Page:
The European Space Agency (ESA) has successfully tested a prototype ion engine powered by air that could provide propulsion for orbiting satellites almost indefinitely, and could even help power future missions to Mars.
Satellites in orbit traditionally use an onboard propellant — usually xenon — to adjust their orientation and keep their orbit from decaying. Their life is limited by how much propellant they can carry, however. The new “air breathing” design skims molecules from the upper atmosphere and converts them into useable fuel.
In conjunction with the space agency Sitael, the test was conducted in a vacuum chamber in Italy to simulate an altitude of approximately 125 miles. “This project began with a novel design to scoop up air molecules as propellant from the top of Earth’s atmosphere,” said Louis Walpot of the ESA in the announcement.
There are no moving parts on the thruster — all it needs is electricity for the coils and electrodes. Although electricity is plentiful in space, either from solar panels or nuclear decay, it can’t provide thrust.
The electric field is used to compress the air and then accelerate the stream of plasma created. “Providing atmospheric drag compensation without the use of carry-on propellant, this kind of electric propulsion would let satellites orbit at very low altitudes around Earth for very long operational time,” Walpot told Space.com. “Normally their orbit would decay rapidly and they’d reenter the atmosphere.”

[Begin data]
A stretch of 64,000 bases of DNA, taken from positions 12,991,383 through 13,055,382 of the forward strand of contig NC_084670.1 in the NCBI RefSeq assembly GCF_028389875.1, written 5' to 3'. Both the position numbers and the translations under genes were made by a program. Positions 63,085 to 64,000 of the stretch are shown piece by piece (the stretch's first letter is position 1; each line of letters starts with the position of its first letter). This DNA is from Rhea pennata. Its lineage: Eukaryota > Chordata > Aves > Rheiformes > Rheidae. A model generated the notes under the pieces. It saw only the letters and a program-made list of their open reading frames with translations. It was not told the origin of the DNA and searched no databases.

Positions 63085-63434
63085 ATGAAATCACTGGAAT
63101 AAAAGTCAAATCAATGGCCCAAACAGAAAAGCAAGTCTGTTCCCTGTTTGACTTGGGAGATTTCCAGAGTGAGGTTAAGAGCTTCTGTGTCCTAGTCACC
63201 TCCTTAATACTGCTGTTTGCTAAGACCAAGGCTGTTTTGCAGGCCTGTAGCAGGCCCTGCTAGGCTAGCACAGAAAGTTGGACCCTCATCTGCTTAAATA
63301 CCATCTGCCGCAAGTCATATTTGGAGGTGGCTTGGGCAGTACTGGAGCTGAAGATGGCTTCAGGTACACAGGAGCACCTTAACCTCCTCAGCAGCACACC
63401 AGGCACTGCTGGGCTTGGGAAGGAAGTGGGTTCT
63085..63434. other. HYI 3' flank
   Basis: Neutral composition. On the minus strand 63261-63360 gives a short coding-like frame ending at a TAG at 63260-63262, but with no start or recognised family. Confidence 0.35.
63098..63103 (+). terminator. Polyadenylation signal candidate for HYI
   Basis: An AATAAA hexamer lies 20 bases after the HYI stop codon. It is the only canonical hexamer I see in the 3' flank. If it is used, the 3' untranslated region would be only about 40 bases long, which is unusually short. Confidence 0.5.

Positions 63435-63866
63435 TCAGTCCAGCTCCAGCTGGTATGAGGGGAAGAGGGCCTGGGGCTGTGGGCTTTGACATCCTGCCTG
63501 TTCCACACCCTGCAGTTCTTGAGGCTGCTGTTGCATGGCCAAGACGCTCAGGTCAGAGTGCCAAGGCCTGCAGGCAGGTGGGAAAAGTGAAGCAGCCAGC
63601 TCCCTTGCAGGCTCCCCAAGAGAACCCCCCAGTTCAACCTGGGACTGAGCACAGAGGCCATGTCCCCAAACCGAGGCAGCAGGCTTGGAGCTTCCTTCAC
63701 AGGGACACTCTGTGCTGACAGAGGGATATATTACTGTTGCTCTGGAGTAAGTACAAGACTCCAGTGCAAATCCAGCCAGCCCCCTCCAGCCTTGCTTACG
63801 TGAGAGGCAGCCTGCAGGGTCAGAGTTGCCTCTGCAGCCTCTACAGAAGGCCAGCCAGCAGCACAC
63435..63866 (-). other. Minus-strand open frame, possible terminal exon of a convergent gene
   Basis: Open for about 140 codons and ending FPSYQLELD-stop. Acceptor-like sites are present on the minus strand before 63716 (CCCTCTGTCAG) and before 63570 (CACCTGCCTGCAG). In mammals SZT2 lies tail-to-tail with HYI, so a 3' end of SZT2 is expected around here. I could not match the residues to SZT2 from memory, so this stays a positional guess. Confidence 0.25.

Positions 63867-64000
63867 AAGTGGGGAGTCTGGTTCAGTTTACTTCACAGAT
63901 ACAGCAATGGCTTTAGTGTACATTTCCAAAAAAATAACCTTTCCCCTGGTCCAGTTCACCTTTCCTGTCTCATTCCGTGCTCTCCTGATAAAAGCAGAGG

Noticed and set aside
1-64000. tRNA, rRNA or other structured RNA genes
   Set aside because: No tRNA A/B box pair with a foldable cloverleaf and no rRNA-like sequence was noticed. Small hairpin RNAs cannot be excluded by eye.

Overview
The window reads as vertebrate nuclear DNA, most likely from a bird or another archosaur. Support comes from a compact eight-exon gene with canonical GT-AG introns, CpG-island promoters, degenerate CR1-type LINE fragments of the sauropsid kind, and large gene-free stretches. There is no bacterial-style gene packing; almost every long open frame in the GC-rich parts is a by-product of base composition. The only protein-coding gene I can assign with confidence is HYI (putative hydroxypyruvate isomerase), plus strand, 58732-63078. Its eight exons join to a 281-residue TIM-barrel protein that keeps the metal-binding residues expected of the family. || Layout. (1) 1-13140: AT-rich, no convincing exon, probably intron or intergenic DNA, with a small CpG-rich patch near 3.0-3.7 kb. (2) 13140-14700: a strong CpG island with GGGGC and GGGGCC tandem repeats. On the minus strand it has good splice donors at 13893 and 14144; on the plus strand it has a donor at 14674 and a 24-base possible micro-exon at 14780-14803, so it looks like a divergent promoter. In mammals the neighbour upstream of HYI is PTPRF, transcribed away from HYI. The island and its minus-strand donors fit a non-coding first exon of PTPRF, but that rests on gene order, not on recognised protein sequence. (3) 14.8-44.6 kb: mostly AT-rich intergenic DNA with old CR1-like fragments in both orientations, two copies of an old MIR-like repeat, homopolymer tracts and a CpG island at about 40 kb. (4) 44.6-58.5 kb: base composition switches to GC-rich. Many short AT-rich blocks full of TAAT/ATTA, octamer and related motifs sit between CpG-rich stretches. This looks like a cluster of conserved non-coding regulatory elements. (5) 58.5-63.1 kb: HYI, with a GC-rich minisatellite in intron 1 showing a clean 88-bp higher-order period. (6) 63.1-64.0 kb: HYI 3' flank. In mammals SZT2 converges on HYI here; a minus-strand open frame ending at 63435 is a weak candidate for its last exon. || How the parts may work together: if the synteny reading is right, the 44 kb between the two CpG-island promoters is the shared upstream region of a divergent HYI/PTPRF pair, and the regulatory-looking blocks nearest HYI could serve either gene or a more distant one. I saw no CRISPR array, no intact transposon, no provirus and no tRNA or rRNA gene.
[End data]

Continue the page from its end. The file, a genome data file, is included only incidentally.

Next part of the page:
A new collector intake created by QuinteScience in Poland gathers air molecules as the engine travels through space at nearly five miles per second, and Sitael designed a dual-stage thruster to charge and accelerate the incoming air. “The collector-plus-thruster design is entirely passive in nature — the air enters the collector due to the spacecraft’s velocity as it orbits around Earth,” Walpot explained. “All it needs is electric power to ionize the compressed air.”
The basic Hall thruster design is not new, but the test results using nitrogen and oxygen proved the collector could work on actual space missions. “When the xenon-based blue colour of the engine plume changed to purple, we knew we’d succeeded,” Walpot said.
Because the atmosphere on Mars is not nearly as dense, a spacecraft would need to reduce its altitude to 75 miles or less to scoop up carbon dioxide, which could also be used as fuel.
“This result means air-breathing electric propulsion is no longer simply a theory but a tangible, working concept, ready to be developed, to serve one day as the basis of a new class of missions,” Walpot added.